And now we have Thunder in the East which looks like a playable four map monster game that can be expanded into something hideously huge.

What are your favorite East Front Games and why?
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Tim Korchnoi
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I have to admit I have a tie

I really like No Retreat! The Russian Front because it
1. Plays quick
2. Has lots of scenarios
3. Doesn't take 800,000 years to complete
4. Does not have half a billion counters

The other game I like a lot is The Barbarossa Campaign. This is a good solitaire game and I enjoy it due to:
1. Let's you focus on grand strategy
2. Dice less system which is very different for the Eastern Front
3. Maintains a constant front so you can feel the ebb and flow of the war
4. Has a cool system for the Soviet counter attack

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ted raicer
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The Dark Valley is my favorite EF game, and my favorite of my own designs period. It isn't to everyone's taste of course (nothing is) but it is the game I wanted since playing Stalingrad back in 1971, and those who like it seem to really like it.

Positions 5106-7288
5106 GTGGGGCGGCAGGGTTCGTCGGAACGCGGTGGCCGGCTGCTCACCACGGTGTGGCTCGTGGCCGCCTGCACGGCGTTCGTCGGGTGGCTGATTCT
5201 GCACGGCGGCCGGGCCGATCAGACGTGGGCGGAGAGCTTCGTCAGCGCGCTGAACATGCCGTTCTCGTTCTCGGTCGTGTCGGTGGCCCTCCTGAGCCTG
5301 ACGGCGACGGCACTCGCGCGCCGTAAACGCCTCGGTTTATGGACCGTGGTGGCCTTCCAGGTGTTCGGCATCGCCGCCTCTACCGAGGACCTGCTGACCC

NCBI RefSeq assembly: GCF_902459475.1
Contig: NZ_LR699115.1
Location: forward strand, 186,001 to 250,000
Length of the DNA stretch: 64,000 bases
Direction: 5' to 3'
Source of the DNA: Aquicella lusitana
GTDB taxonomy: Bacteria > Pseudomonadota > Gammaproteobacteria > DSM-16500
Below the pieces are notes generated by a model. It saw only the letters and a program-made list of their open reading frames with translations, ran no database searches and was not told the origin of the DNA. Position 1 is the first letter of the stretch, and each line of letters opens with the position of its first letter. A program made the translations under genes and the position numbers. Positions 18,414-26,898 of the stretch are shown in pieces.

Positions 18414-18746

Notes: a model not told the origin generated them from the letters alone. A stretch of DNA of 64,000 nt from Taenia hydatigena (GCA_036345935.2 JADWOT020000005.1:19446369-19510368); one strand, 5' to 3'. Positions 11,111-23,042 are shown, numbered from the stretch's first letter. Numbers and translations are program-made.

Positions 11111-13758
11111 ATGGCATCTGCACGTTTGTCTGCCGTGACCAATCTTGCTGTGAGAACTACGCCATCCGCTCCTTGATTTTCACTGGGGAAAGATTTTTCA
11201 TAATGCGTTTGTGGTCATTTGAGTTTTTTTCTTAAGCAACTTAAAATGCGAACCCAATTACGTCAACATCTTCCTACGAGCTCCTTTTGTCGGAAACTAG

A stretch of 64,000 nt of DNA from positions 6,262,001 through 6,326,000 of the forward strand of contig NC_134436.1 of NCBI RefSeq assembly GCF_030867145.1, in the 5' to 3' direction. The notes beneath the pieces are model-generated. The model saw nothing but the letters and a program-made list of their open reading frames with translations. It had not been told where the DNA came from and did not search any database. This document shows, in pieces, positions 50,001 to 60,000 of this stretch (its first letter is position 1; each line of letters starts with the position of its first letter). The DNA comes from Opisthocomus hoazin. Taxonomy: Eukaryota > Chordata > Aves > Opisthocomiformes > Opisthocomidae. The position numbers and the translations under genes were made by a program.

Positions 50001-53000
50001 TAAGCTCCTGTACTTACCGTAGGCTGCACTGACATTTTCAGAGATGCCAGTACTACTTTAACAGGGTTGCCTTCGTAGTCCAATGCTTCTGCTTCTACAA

Of course, nothing is perfect: the Barbarossa portion of the game turned out to be a bit harder for the Axis than I intended, but a few minor (entirely non-systemic) changes for the Deluxe version (on the GMT p500) have taken care of that. Until then, I find use of the No Fort in Odessa optional rule and spotting the Axis a VP or two at the start will suffice.
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Ben Bosmans
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The Russian Campaign

Best strategic playable wargame of the century.

Everything else is mostly a tagged on chrome rule set that exhausts the players without much fun. Sorry Ted but TDV is far less than your excellent 1918. Less is more remember.

Be sure to get The Russian Campaign: Designer Signature Edition coming out in a few months from GMT (Consim Press).

2018 ... or 41 years after its first Avalon Hill publication.

Its fourth edition sells for 200 dollars, not even in mint condition btw.



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Gordon Watson
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I really enjoyed Russian Front, the in-hex combat felt right and supply was well handled - nice map as well.

Am looking forward to the Deluxe version of 'The Dark Valley', but it looks like it may be a while before the reprint.

Another vote for The Barbarossa Campaign.